Lately, I’ve been thinking about friendship—the loving connections between friends. In recent years, I’ve become quite a loner, but only in an incidental sort of way. I enjoy alone time—and probably need to have it—but it is contact with other people that gives my life its savor.

I live alone, but I need to have a real conversation with at least one person every day. I don’t mean that it has to be a conversation of emotional discovery, but it should be spontaneous, it should be seriously helpful or perhaps creative or quite funny. My friends matter because they connect me with parts of myself that I don’t necessarily have access to on my own. And also because they offer a special kind of support.

A friend recently underwent surgery, and this week when I delivered a care package to her, I learned that the last thing she had done before leaving for the hospital was to mail me a birthday card. I had loved receiving that card, but when I understood the circumstances behind it, those good wishes became even more precious. An impressive level of thoughtfulness had gone into sending them.

As I was leaving my friend’s house, I stopped for a moment to talk with her significant other, who was sitting on her front porch, sipping a finger of (I think) scotch and watching the sun wend it way toward the horizon. He mentioned that in the Celtic tradition, it’s thought that we die twice: once when we stop breathing and a second time when the final person who knows our story takes their final breath. I found this perspective riveting; I looked it up when I got home and discovered that it’s also associated with ancient Egypt and with the British street artist Banksy, whose version is this:

I mean, they say you die twice. One time when you stop breathing and a second time, a bit later on, when somebody says your name for the last time.

What I find compelling is the implication that the matrix of our connections is woven into our very being, into our life force. I especially like the version put forward by my friend’s friend—who, by this way of seeing things, would be a part of my friend, as I would be myself. He said that it isn’t just the name that forms this fabric, it’s our stories. Our friends are the people who know and care about our stories.

They might also be members of our family. When I was a child, my maternal grandmother told me two stories from her life—real stories, stories that mattered to her—and these stories will be in my heart as long as I live. In the final sixteen years of her life, my grandmother had profound Alzheimer’s and did not herself remember her stories. I remembered them, though, and I remember them still. Because she shared her stories, a part of my grandmother lives on.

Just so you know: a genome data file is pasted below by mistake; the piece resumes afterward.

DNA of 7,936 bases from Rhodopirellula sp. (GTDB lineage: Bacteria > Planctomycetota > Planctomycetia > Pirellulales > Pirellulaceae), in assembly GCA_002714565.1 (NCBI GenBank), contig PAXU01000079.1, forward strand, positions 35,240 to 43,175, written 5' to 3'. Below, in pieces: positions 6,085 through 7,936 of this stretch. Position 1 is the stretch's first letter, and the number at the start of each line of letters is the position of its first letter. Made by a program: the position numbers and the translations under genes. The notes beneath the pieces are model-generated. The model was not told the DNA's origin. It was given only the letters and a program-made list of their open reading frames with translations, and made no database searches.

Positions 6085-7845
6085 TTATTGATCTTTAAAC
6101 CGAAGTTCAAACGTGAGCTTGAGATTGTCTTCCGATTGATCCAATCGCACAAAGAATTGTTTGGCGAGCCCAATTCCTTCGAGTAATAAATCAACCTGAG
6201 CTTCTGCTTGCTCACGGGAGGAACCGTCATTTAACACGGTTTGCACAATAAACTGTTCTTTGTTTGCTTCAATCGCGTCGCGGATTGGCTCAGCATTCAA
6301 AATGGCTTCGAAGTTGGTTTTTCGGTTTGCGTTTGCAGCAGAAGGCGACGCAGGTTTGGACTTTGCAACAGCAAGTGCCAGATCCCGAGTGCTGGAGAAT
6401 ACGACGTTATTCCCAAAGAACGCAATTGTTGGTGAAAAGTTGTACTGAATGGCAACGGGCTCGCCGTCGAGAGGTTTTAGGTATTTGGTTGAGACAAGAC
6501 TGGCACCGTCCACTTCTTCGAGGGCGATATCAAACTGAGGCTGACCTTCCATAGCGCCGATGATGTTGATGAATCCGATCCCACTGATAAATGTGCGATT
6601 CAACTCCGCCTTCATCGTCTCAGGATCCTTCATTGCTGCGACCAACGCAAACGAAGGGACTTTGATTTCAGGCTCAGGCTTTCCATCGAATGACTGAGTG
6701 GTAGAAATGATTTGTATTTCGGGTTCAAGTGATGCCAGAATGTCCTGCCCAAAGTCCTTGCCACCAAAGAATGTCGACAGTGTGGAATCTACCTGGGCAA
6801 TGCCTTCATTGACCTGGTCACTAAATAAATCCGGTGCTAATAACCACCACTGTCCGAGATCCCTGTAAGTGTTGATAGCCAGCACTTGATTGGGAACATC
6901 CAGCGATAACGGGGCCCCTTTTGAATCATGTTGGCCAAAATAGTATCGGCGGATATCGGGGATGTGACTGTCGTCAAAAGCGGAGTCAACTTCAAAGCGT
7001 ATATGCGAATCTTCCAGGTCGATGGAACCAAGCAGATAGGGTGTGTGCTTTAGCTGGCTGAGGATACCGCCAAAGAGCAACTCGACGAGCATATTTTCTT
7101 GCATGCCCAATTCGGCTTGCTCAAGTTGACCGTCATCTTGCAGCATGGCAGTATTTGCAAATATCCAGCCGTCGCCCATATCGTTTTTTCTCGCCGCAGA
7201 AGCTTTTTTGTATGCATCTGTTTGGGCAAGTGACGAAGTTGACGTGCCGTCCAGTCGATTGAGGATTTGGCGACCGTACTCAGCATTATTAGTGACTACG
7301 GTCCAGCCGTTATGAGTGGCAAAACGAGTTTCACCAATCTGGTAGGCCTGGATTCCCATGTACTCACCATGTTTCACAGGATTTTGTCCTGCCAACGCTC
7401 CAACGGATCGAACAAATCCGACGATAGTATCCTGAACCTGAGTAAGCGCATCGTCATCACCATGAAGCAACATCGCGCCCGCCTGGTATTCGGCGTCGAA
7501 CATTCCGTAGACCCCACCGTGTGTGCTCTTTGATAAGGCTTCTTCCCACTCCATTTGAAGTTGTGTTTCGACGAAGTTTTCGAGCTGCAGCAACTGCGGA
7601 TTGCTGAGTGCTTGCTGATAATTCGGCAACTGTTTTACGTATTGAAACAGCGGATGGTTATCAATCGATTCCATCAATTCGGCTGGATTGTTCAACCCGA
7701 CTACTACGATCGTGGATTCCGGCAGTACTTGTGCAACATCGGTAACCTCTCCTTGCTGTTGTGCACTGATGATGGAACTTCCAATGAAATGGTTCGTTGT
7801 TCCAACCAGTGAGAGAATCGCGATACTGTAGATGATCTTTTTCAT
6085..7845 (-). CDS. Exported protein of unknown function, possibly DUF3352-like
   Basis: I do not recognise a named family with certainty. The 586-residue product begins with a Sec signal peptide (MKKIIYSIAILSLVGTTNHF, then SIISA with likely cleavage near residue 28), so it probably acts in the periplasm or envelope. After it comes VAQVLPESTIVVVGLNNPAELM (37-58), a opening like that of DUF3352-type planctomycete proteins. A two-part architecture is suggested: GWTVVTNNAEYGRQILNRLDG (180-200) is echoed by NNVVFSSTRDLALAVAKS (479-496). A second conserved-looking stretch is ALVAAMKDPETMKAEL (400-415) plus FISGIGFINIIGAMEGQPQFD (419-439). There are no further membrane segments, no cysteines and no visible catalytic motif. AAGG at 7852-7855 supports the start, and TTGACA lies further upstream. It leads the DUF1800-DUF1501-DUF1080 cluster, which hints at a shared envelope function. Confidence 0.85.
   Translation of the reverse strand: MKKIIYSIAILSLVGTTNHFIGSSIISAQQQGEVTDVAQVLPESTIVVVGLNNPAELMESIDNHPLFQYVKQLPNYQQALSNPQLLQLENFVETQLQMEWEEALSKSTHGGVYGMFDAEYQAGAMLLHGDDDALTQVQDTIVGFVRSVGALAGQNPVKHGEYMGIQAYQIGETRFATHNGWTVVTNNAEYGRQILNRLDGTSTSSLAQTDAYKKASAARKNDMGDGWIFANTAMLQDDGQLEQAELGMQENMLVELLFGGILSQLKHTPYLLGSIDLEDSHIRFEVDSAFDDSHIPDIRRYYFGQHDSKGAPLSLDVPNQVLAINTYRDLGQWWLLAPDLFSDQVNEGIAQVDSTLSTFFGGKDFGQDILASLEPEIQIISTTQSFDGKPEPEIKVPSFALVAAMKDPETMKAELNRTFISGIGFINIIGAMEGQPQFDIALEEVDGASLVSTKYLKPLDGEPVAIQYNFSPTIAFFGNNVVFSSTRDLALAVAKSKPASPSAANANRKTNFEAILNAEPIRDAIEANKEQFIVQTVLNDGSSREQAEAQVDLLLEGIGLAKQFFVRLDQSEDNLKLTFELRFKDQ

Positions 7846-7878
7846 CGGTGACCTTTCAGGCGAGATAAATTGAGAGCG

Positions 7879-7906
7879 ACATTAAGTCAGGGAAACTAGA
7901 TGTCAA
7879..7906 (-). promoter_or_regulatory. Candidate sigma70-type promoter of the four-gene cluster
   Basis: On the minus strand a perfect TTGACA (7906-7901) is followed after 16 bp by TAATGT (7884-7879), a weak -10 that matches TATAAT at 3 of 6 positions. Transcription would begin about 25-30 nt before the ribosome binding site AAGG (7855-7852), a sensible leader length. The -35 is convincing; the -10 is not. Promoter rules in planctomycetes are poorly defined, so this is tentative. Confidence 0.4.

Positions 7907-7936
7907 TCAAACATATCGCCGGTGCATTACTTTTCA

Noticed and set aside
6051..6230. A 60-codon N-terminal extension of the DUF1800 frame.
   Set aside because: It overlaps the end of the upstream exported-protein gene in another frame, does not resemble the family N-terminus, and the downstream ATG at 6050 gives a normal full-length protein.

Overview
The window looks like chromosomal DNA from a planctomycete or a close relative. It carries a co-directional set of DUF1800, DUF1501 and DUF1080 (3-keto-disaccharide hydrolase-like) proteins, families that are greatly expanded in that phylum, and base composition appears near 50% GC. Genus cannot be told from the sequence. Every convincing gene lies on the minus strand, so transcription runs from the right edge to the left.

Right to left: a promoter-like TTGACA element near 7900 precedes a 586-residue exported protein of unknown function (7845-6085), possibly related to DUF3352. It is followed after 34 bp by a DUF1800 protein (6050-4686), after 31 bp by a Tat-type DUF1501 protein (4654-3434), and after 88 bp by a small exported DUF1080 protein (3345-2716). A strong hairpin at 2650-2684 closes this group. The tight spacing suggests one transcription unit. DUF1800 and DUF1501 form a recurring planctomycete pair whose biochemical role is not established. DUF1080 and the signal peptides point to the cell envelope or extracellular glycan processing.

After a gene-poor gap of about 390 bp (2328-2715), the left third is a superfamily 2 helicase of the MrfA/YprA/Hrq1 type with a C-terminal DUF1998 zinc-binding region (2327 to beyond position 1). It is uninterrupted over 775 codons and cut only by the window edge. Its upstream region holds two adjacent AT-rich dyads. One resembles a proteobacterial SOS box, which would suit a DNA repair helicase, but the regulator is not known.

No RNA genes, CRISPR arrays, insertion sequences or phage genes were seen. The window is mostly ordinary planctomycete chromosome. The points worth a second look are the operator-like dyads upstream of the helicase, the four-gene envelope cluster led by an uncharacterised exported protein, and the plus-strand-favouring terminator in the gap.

After my last posting I received an email from a beloved friend—one of my very longest-time friends—telling me that she has been diagnosed with Alzheimer’s. I had a number of thoughts about this, all of which I shared with her, and one of these was the pain I felt knowing that she might at some point no longer remember significant moments the two of us had together—a cramped office we’d worked in, particular conversations we’d had, a life-altering coin toss… Realizing this was like a little death for me. I have known this woman for almost six decades, and our connection has its own existence. So, as long as my mind is functioning—and, of course, this has its own uncertainties—I will remember her. In fact, I think of this woman almost every day. We met in Hawaii, and one of the times I left the islands, she gave me a crystal so that I could take Hawaii’s rainbows with me. That crystal hangs in my living room now, and whenever it bends sunlight into glowing colors on the walls and ceiling, I remember my friend and her blessing.

Let me close these thoughts on friendship with the words of David Whyte, from his superb book Consolations:

But no matter the medicinal virtues of being a true friend or sustaining a long close relationship with another, the ultimate touchstone of friendship is not improvement, neither of the other nor of the self, the ultimate touchstone is witness, the privilege of having been seen by someone and the equal privilege of being granted the sight of the essence of another, to have walked with them and to have believed in them, and sometimes just to have accompanied them for however brief a span, on a journey impossible to accomplish alone.